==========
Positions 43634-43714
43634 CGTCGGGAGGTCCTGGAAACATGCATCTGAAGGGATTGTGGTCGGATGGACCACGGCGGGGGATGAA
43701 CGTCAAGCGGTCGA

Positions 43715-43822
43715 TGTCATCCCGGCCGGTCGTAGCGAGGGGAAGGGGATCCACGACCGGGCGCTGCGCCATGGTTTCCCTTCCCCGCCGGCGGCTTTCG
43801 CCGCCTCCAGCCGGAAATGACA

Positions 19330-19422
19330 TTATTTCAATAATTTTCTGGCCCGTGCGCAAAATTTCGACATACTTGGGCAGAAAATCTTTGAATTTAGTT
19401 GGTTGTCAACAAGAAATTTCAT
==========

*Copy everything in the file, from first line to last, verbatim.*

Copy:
Positions 43634-43714
43634 CGTCGGGAGGTCCTGGAAACATGCATCTGAAGGGATTGTGGTCGGATGGACCACGGCGGGGGATGAA
43701 CGTCAAGCGGTCGA

Positions 43715-43822
43715 TGTCATCCCGGCCGGTCGTAGCGAGGGGAAGGGGATCCACGACCGGGCGCTGCGCCATGGTTTCCCTTCCCCGCCGGCGGCTTTCG
43801 CCGCCTCCAGCCGGAAATGACA

Positions 19330-19422
19330 TTATTTCAATAATTTTCTGGCCCGTGCGCAAAATTTCGACATACTTGGGCAGAAAATCTTTGAATTTAGTT
19401 GGTTGTCAACAAGAAATTTCAT